Globalization is the Scapegoat Not the Sin
By Joe Losavio
If the elections of 2016 taught us anything it is that there is widespread agreement on the cause of society’s ills: Globalization. Assailed from the right for shipping jobs off to undeserving foreign workers, the left for lining the pockets of corporate bosses; in the developed world its main beneficiaries are often seen to be foreigners willing to undercut labor costs, while in the developing world it is frequently portrayed as a tool of corporate colonialism. Globalization is even used to fan cultural anxieties, from understandable fears of being overwhelmed by mass media, to the dangerous delusions found in some countries that homosexuality or gender equality are unwanted foreign imports. However, lost in the ongoing conversations about the impact of globalization are its benefits and a truthful discussion of its negative effects — as well as those wrongly associated with it — which keep real solutions from being proposed. Until the conversation around globalization is responsibly reframed, its shortcomings will remain unaddressed and its promises unfulfilled.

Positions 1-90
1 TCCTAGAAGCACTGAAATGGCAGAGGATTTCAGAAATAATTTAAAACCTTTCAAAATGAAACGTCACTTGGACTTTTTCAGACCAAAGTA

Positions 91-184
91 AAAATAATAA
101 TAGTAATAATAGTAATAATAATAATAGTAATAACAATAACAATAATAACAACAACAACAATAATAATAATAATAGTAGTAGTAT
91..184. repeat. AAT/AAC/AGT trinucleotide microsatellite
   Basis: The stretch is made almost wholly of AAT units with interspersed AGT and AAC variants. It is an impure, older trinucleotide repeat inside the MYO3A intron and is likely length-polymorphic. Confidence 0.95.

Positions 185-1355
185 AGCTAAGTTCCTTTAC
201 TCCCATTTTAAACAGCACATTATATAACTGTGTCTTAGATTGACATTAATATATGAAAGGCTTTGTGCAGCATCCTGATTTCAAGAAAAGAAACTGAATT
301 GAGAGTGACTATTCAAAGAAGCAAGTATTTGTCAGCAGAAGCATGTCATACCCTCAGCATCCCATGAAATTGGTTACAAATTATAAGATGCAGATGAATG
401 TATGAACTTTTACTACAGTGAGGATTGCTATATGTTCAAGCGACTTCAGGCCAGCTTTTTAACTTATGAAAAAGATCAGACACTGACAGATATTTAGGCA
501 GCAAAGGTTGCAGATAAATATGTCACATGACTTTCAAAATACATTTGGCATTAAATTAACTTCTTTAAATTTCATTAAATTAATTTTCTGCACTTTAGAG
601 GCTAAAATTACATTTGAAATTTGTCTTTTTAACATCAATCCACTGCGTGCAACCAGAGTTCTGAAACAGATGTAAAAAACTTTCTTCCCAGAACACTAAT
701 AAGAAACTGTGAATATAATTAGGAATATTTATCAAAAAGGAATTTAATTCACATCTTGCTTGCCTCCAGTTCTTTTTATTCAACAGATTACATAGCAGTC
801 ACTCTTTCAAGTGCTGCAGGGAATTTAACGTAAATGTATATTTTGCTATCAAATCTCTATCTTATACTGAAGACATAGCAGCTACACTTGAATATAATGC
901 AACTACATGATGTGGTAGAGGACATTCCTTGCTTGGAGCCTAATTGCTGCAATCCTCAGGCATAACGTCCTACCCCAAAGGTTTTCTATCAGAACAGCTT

Victims of Technology, not Trade
A major driver of the animus toward globalization, particularly in developed economies, has been the tendency to see the small, but very concentrated, downsides and not the widely dispersed, or far removed, benefits. For instance, it’s easy to connect the shuttered factory outside of town with free trade, but difficult to connect the cheaper consumer goods in the shopping cart. In the United States alone, the increase in product variety caused by the influx of cheaper consumer goods from 1972 to 2001 has increased value to U.S. consumers by 2.6 percent of GDP, nearly half a trillion dollars in 2016. The biggest beneficiaries of these gains are largely those in the lowest income levels. The decrease in price and increase in variety is most pronounced at the lower end of the value scale in products like agriculture, textiles and other basic consumer goods, which are most likely to be imported, and take up a greater share of a poor family’s budget. This means that restricting trade has a disproportionally negative impact of the standard of living for low-income families.